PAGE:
Broken Field Musician
Songwriter Tim Jackson runs from sideline to sideline
Tim Jackson comes across as a kind of alternative Country & Western — wire-rimmed glasses, Vandyke beard and long, gray hair. He is elusive or tongue-in-cheek when he speaks about himself.
“I was born in the middle of the Blues Delta.”
He lists a couple of big talk shows that he has not been a guest on; claims he’s not the “next big thing” in singing and songwriting; and says he can’t much play guitar, either!
So how come, early on, Jackson was hired by bluegrass daddy Bill Monroe as a guitarist — provided he got a haircut?
Jackson complied, somewhat. On the day the tour was to leave, he showed up and started to board the bus, but Monroe blocked him, letting him know that Bill Monroe wasn’t satisfied with his hair length. Jackson blew off Monroe and hiked down the road rather than compromise his tonsorial integrity.
Maybe it’s good that things went down that way. Forty years and 1,200 songs later, Jackson is living large in the burgeoning art scene around Choctawhatchee Bay. His songwriting has evolved way beyond the rigid parameters of bluegrass, beyond traditional Nashville. Two of his works have been nominated for Grammys. Two more, Happy Birthday Baby Jesus and the McLeanesque All American Mutt are becoming classics.
And Then the Rain, Jackson’s new album with musical sister-in-arms Lindsey Thompson, illustrates Jackson’s gift for understated insights into themes intimate, meditative and obsessive. Glorified by Thompson’s expressive voice, Jackson’s styles range from the rock-a-billy homage of All Day to the plaintive minor-note intensity of Quietly, part of a project in progress evoking the almost sinister ambience of a Balkan Bistro, with arrangements for klezmer fiddle and his dad’s old crowbar.
Jackson, of Freeport, is a broken-field runner musically. Recently, he put out a video with vocalist and sax man Ike Bartley. It’s a duet of a different kind, an intimate kind of paeon about passing fire from one generation to the next.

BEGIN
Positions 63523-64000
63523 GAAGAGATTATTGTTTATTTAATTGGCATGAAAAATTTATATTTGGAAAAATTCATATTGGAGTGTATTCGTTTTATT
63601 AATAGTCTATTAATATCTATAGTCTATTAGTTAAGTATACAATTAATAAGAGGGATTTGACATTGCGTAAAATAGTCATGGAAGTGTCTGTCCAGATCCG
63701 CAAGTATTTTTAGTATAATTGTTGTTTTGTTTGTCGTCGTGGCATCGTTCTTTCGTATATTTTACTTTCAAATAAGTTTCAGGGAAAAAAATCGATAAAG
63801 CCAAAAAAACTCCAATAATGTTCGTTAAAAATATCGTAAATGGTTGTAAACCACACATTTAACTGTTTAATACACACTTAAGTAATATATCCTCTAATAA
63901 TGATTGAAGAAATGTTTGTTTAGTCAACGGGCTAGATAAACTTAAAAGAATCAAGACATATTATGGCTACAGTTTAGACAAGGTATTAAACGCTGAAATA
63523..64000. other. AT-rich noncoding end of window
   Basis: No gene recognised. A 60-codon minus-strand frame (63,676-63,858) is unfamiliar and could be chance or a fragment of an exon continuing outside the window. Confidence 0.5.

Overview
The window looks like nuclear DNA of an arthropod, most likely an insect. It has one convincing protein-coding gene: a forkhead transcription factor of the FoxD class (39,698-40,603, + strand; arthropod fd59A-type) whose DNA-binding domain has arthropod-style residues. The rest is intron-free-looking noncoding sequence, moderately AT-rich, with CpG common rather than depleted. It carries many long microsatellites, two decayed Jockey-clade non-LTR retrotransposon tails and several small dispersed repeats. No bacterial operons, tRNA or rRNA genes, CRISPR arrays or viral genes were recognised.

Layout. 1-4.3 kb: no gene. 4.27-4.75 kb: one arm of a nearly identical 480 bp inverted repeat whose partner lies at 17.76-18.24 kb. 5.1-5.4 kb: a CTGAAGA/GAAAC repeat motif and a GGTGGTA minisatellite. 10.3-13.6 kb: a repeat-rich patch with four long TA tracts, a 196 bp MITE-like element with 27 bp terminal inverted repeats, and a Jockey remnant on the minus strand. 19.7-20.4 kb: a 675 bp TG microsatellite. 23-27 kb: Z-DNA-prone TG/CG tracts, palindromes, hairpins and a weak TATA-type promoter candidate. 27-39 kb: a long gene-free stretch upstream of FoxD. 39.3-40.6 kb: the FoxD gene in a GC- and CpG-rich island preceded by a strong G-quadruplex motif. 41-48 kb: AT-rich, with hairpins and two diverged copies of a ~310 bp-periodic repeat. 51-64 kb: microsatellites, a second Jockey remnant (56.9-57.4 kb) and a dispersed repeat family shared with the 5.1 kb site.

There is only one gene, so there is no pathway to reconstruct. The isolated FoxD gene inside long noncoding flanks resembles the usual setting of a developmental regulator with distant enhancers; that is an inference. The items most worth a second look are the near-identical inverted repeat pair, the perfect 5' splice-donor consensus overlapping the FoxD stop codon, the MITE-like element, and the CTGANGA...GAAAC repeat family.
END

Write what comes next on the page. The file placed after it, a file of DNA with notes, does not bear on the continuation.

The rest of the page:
Bartley, a Crystal Springs, Mississippi man, formed Wynd Chimes with some college bandmates in the 1970s. That led to a signing with RCA and several years performing in Japan. In 1990, after years elsewhere, Bartley returned to the Florida “Handle” and settled in Santa Rosa Beach.
Bartley’s affect is cool — beret, gold earrings, shades and a black suit. Out front, he plays saxophones, from soprano to baritone with the detached gameface of a man who’s paid his dues. Vocally, he can wail like the tenor sax hung around his neck or croon a lullaby.
Image-wise, Jackson and Bartley couldn’t be more different. Yet, they’ve known each other for years and once upon a time played together in the Fishhouse Band. But, it was Jackson’s 12-year-old grandson Madden who inadvertently played the muse for Hallelujah.
This past spring, Madden, with his mom and dad, witnessed a Black Lives Matter protest in Tallahassee. Jackson recounts how his son, daughter-in-law and Madden returned home buzzing about the protest. When he realized that something about the notion of being out front and defending the underdog had lit a spark in Madden, it must have triggered, in Jackson, a sudden joy. He relates how, after seeing his family’s elation, he headed directly to his studio.
I Sang Hallelujah starts at the intersection of Main and Madison in Freeport. A Ford pickup pulls in to a local garage. Out jumps Jackson.
Cut to Jackson and Bartley sitting outside together, leaning against the wall of the garage.
You can paint it black; you can paint it white. Pick a side, who’s wrong or right.
Then, at the refrain, he sings:
I’ll sing Hallelujah late at night, all alone. I’ll be thankful where I stand, I’m glad this boy is grown.
Jackson takes the second verse, while across the intersection stands grandson Madden facing traffic, holding up a handwritten sign that reads, “Love Wins!”